NEW YORK (MainStreet) — Everyone knows what a home foreclosure is, and after three years of bad news in the housing market, most people have also heard of a “short sale.”

Both involve sellers who are in trouble, and both can produce bargains for savvy buyers. But there are some critical differences that make a short sale much trickier for the buyer than a sale out of foreclosure.

In a foreclosure sale, the buyer deals with the previous owner’s lender or the servicing company that received the former owner’s monthly payments. After the buyer has defaulted, or stopped making payments, the lender or servicer takes possession and sells the property.

A buyer may get a good deal because the lender doesn’t want the expense of maintaining the property until housing prices improve. Buying a foreclosed property is pretty much like a normal home purchase.

A short sale also involves a troubled property, but in this case the owner still has possession of the house, even if the foreclosure process has already begun. In a short sale, the lender or servicing company has agreed to take less than it’s owed. The homeowner, for example, may still owe $300,000 on the mortgage, but the lender is willing to consider the debt paid if it gets $250,000. A short sale is less damaging to the homeowner’s credit history than a foreclosure.

In a typical case, the lender has concluded the home cannot be sold for enough to pay off the mortgage, and that it’s easier to allow the homeowner to conduct the sale than it would be to foreclose. The short sale also allows the homeowner to stay in the home, hopefully keeping it in better shape than if it were left vacant while awaiting a sale out of foreclosure.

Short sales can be bargains, with homes typically selling for 5% to 30% less than the current market value, says HSH Associates, the mortgage research firm.

The lender does not set the sales price, but does have authority to approve or deny the seller’s sale terms. That means the buyer has to satisfy two parties instead of just one. Until the deal is done, the buyer can’t be sure the lender will sign off on it.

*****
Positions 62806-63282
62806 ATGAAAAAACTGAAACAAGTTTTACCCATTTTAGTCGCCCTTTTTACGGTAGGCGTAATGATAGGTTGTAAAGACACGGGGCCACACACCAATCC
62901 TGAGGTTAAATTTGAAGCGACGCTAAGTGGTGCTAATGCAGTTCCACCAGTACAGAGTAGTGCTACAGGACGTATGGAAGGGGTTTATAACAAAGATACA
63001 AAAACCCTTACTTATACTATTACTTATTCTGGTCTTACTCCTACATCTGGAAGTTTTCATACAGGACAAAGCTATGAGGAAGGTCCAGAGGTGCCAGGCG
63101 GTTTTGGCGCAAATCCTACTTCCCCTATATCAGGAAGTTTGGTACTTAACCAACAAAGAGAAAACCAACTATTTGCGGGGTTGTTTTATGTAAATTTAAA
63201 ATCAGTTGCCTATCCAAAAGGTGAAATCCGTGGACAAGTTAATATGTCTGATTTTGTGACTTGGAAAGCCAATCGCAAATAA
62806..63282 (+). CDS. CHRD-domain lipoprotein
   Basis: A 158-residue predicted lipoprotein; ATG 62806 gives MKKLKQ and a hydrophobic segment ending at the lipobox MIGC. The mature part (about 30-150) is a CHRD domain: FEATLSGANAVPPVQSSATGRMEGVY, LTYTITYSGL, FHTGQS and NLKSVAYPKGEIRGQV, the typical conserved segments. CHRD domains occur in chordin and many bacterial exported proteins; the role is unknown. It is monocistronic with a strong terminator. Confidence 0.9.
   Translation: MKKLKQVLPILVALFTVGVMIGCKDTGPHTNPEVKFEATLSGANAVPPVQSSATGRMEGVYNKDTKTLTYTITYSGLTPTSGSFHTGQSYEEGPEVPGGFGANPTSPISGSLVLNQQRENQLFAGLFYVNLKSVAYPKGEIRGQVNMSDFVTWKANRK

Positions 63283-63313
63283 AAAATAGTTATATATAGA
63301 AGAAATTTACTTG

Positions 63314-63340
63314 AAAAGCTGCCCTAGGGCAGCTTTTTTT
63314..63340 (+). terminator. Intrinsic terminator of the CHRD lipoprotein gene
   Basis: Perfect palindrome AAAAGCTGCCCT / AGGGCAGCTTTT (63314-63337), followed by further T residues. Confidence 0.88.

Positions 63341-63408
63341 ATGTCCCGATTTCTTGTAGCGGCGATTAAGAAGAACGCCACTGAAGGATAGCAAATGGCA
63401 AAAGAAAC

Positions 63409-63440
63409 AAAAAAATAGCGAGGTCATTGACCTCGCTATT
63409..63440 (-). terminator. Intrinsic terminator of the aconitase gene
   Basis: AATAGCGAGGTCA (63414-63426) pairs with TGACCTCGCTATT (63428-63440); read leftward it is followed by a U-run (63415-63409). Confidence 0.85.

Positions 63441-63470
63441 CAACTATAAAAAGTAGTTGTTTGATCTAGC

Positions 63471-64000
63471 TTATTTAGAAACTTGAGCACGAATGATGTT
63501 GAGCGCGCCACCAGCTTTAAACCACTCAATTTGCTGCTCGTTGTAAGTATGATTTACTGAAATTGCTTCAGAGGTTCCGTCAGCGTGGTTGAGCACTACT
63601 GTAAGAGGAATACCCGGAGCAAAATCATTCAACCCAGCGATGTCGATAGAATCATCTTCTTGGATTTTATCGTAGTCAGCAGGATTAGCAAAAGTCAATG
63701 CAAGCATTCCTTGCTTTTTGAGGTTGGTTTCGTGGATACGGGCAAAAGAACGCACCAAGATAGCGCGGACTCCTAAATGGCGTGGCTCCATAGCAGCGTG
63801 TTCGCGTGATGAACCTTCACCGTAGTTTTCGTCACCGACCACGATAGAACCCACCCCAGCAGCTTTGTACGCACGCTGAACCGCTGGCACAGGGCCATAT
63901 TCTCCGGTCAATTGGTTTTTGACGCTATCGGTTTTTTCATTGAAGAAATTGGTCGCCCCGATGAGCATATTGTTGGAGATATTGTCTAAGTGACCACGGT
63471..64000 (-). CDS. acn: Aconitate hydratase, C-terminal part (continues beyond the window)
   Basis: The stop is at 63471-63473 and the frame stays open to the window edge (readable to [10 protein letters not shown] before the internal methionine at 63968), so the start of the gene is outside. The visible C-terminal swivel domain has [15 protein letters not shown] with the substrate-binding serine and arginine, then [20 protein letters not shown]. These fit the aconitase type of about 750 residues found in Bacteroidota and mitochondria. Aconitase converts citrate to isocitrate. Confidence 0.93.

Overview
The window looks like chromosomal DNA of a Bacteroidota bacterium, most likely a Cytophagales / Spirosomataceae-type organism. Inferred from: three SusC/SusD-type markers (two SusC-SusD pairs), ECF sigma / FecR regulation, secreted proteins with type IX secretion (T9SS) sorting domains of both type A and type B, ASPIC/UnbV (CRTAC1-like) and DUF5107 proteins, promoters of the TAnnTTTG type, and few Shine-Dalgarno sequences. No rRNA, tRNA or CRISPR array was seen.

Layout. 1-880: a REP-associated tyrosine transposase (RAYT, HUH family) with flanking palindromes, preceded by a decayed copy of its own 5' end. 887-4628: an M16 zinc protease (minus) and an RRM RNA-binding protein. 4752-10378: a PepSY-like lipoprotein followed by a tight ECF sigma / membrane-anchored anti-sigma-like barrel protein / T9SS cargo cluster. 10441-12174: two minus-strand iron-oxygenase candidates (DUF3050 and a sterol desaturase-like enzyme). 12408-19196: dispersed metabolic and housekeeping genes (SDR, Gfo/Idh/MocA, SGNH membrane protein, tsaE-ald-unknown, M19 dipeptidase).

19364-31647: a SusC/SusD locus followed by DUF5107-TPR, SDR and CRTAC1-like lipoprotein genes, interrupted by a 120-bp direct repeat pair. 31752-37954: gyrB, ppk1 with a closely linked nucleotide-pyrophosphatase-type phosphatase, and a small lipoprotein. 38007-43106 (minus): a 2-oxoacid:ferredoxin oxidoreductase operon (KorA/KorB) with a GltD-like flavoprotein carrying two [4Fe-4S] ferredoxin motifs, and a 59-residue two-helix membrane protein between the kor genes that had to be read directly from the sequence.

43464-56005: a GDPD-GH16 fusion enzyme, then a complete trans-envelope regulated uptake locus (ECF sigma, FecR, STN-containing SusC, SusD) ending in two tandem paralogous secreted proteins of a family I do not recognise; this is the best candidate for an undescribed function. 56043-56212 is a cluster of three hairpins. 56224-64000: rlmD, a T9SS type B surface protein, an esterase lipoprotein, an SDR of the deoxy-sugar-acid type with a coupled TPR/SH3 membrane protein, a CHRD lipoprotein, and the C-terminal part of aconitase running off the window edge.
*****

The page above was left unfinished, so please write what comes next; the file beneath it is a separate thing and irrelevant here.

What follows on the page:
“Most banks will not agree to a short sale in writing until the seller undergoes a lengthy application process and there is at least one offer on the table,” HSH says. “A property may be listed as a short sale even before the lender has actually agreed to accept a lower payoff.”

The lender may stall for months, hoping for a better deal, and may proceed with a foreclosure even after receiving a short-sale offer, HSH says. It also may require the buyer to pay administration and processing fees that can come to around 1% of the sales price. The buyer also could be required to pay delinquent taxes and homeowners' association dues.

Because of all the snags, charges and delays, only about 25% of short-sale deals go through, HSH says.

Short sales are for the patient and cool-headed. They’re not a good idea for a buyer who’s desperate to own a home.

HSH recommends buyers use real estate agents familiar with the short-sale process to “help you avoid costly rookie mistakes.”

It’s also advisable to avoid properties that have more than one loan, such as a home equity loan on top of the mortgage. “Every extra loan servicer in the mix adds another layer of frustration,” HSH says.

HSH also recommends that buyers find out if the lender or loan servicer has “fully delegated” authority to approve sale terms.

Unfortunately, most loan servicers do not because they work on behalf of investors who own the mortgage. In these “non-delegated” cases, the servicer must get approval from the loan’s owner or owners, making the whole process more cumbersome.

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